As you are no doubt well aware, if the objective lens of the telescope is cooler than the dew point, moisture will soon form on the objective lens which is highly problematic. The addition of a heater which only heats the objective end of the telescope to that necessary to keep it just above the dewpoint allows imaging with minimal thermal air currents being generated.
You may find that you would get sharper images with such a setup, at the price of a more complex system.
Hi araasch, You're right about the degrading effects of thermal gradients. This was definitely a consideration during the initial though processes. But with an aluminum tube, and careful management of the temperature, the internal volume seems to come to thermal equilibrium fairly quickly. The key is to keep the temperature differential small. I typically keep the system just above dew point. Regardless, I get pinpoint stars from my first exposure through my last. So this leads me to believe that any thermal gradient effects must be less than the resolution of my system (3.5 arc-sec/pixel). I have no problem resolving single-pixel stars, all night long.
You also made a good point about the effects being magnified on tubes with longer length (larger f#). However, this focus management system would not be as advantageous on larger tubes. An f10 scope would have a CFZ 4x that of an f5 scope. So thermally-induced focus issues are much less of a problem. In the build instructions, I mentioned that I was having focus shift issues within the window of my 30 minute exposures. An f10 scope would be far less likely to experience this.
The larger the aperture, the more sensitive your system will be to thermal gradients.
This is becase the light rays entering the aperture of the telescope are essentially parallel with one another. So, you can think of the section of atmosphere that the telescope is looking through as a cylinder with a diameter equal to that of the telescope's aperture. The length of this cylinder extends to the limit of the Earth's atmosphere. If the refractive index of the air in this cylinder is uniformly distributed and remains constant for the duration of the exposure, you can expect a great photo.
Unfortunately, this will not happen due to two causes, either of which can be dominant. Firstly, the atmosphere can be turbulent due to weather conditions, local terrain, nearby heat sources that heat a portion of the cylinder of air like roofs of houses, etc. This is termed "seeing". And secondly, your telescope may be at a different temperature than the air close to the telescope. If the seeing is otherwise good, having the telescope at a much warmer temperature than ambient can cause the seeing to become poor, especially for large aperture telescopes. The effect of poor seeing from either of these sources is to have the atmosphere act as a time-varying lens which changes the direction a particular light ray enters the telescope by a small amount. If the shifts are uniform across the aperture, the telescope will likely act as if it was pointed in a slightly different location for an instant, if it is not uniform, the contrast of the image suffers as the telescope is effectively pointed in multiple locations simultaneously.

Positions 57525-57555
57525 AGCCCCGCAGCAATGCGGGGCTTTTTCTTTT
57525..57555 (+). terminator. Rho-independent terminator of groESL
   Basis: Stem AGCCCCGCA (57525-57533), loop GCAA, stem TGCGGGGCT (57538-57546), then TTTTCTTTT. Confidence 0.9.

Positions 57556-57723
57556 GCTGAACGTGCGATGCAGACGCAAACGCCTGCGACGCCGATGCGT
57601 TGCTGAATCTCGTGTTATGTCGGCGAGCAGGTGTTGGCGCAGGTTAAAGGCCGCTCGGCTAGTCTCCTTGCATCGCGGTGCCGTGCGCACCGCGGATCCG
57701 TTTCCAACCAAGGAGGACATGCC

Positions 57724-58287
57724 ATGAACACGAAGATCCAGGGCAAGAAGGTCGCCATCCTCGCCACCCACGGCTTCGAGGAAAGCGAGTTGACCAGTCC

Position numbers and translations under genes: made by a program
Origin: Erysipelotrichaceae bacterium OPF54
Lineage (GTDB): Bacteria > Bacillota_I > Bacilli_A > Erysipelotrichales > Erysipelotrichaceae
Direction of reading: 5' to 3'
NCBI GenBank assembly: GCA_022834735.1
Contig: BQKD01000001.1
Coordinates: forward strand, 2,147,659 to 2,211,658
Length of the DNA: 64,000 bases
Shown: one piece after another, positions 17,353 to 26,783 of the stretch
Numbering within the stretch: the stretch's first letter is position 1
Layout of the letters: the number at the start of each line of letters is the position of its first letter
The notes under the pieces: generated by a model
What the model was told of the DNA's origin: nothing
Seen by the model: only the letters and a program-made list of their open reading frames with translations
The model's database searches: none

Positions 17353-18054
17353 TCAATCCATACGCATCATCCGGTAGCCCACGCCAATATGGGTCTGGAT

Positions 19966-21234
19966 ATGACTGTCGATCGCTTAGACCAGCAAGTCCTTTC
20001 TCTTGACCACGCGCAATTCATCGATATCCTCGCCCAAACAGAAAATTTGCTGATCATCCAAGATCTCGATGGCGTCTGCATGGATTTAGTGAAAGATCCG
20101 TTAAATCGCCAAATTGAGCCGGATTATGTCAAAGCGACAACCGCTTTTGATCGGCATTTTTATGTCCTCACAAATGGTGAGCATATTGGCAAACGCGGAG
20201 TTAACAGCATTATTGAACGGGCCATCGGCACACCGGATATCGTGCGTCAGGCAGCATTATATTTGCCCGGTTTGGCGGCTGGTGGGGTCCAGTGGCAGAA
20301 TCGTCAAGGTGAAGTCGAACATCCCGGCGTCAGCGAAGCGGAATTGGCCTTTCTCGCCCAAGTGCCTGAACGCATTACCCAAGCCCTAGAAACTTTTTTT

The higher the magnification that you are using a particular scope at, the worse this effect will be.
This leads to some interesting situations where on some nights when the atmosphere is especially turbulent, people using large telescopes want to pack their stuff up because what they see at the eyepiece is a jumbled mess, while those using smaller diameter scopes can still continue to observe, as they are sampling a smaller volume of turbulent air with their telescope.
For non-local seeing problems, adaptive optics have allowed ground based scopes to eliminate much of this atmospheric turbulence.
But it is still a good idea to minimize the temperature difference between your scope and the local ambient temperature.
I looked at your photos, and I agree that this is not a problem for your scope, however. The fact that your scope is a short focal length and has a small aperture allows this solution to work fine for you, and in that regard may be quite optimal.
Bottom line, if you are getting round stars that are point-like, you can't be too far off the mark!
P.S. If you want to see the effects of localized heat induced air currents, look through your telescope at a moderate to high power (150x or so) while observing a bright star well above the local horizon (45 degrees or so). Defocus the star a bit so you see a fat star, then place your warm hand near the telescope objective so the heat from it will rise through the air cylinder it is looking through. You should see the effect very clearly.